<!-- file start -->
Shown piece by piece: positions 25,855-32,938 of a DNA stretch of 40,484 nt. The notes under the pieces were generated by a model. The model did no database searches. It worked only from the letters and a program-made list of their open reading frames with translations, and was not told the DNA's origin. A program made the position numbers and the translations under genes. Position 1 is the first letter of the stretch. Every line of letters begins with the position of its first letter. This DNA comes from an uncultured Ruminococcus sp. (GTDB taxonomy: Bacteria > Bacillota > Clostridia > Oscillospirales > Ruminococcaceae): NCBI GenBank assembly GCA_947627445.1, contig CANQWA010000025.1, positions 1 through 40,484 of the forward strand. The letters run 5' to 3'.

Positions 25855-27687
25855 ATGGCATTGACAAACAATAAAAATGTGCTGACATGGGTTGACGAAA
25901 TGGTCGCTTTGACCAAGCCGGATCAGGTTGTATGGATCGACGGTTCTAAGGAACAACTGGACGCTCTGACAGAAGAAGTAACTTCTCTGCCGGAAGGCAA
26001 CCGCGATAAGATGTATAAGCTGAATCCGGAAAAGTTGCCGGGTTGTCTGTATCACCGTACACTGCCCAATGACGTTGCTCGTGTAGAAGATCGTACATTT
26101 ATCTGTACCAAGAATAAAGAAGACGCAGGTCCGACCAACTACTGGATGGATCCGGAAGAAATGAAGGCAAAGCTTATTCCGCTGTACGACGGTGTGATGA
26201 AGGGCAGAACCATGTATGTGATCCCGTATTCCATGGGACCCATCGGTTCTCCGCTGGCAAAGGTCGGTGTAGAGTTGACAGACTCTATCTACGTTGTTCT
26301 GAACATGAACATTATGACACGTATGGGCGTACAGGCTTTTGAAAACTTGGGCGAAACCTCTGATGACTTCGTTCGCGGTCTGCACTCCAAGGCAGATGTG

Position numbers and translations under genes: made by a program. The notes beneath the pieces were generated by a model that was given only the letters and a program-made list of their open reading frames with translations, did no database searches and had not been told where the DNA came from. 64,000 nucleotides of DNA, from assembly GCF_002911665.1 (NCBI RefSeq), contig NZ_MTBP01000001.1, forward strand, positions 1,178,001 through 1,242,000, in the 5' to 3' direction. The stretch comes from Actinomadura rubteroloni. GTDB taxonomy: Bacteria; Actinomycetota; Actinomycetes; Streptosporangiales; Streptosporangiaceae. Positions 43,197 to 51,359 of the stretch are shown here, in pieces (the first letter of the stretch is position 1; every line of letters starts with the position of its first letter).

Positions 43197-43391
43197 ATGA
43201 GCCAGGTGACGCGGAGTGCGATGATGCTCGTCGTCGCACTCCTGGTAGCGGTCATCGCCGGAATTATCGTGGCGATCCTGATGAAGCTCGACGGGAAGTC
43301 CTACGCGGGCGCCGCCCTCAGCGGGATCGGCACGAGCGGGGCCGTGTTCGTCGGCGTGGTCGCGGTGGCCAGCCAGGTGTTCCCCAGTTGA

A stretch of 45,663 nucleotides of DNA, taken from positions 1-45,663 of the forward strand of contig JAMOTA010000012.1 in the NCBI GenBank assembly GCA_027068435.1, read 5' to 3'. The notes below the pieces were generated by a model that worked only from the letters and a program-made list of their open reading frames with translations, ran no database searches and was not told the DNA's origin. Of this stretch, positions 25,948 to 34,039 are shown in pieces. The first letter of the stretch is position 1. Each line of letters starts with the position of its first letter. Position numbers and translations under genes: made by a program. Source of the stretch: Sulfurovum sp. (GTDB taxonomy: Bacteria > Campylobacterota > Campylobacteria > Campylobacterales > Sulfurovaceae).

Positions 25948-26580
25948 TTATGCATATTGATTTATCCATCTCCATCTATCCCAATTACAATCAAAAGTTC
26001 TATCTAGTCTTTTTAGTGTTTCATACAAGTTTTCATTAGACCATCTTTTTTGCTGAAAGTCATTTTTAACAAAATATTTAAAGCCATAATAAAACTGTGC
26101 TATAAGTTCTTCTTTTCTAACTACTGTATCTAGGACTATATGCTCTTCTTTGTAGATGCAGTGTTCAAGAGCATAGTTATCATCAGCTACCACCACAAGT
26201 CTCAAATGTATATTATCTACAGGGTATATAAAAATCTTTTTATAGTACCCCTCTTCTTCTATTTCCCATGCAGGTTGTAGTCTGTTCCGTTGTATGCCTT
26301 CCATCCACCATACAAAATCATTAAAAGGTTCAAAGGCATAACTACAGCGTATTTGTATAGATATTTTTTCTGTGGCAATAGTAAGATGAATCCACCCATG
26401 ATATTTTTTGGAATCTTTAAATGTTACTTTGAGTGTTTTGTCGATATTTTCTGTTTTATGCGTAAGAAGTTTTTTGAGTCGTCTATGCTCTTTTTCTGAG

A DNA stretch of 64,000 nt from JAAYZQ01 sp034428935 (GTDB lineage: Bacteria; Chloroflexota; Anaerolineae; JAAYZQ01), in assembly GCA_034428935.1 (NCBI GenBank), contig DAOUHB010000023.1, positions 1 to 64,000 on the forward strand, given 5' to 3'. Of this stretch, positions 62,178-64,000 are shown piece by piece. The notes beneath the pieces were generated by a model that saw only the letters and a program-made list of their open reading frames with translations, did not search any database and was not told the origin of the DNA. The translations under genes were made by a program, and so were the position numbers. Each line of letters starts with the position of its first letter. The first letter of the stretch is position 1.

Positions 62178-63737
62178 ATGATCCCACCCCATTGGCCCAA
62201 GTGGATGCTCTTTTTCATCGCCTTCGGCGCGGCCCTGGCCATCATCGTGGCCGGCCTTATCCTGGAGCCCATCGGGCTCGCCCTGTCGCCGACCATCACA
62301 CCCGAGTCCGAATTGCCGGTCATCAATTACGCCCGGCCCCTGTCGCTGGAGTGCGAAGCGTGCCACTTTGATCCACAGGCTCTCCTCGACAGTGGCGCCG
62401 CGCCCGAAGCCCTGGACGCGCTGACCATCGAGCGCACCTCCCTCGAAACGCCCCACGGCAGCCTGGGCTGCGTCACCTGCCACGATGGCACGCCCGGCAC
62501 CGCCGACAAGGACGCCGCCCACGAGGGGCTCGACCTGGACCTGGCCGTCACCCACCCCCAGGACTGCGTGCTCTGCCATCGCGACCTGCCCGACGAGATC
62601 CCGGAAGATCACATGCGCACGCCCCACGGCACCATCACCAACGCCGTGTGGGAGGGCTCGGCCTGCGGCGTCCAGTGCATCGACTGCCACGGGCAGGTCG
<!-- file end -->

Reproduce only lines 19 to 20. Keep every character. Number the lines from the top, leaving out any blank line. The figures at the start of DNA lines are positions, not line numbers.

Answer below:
26201 CTCAAATGTATATTATCTACAGGGTATATAAAAATCTTTTTATAGTACCCCTCTTCTTCTATTTCCCATGCAGGTTGTAGTCTGTTCCGTTGTATGCCTT
26301 CCATCCACCATACAAAATCATTAAAAGGTTCAAAGGCATAACTACAGCGTATTTGTATAGATATTTTTTCTGTGGCAATAGTAAGATGAATCCACCCATG